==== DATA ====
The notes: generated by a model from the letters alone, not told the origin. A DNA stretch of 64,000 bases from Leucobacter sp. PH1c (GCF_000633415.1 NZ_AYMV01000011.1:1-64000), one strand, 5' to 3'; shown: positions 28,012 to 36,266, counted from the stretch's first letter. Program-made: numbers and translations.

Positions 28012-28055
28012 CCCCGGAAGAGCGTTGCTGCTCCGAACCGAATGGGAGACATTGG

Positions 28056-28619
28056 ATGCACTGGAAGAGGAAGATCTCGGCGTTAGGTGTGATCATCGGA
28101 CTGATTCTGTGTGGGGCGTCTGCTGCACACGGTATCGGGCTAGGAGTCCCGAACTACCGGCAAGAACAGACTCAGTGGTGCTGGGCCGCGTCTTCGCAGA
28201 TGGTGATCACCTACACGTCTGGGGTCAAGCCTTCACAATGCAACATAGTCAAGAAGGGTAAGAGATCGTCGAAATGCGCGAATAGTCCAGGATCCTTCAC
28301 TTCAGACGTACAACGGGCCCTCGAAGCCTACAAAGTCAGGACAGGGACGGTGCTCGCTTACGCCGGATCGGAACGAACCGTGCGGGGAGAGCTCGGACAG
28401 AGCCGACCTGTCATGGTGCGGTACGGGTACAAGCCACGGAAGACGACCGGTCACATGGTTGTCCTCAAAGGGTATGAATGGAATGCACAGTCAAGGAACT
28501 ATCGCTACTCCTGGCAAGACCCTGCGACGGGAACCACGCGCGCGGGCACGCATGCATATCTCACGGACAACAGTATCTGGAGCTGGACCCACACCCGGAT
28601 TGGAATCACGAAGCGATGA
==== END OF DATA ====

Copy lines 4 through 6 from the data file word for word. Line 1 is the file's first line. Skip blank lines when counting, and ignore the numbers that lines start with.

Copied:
Positions 28056-28619
28056 ATGCACTGGAAGAGGAAGATCTCGGCGTTAGGTGTGATCATCGGA
28101 CTGATTCTGTGTGGGGCGTCTGCTGCACACGGTATCGGGCTAGGAGTCCCGAACTACCGGCAAGAACAGACTCAGTGGTGCTGGGCCGCGTCTTCGCAGA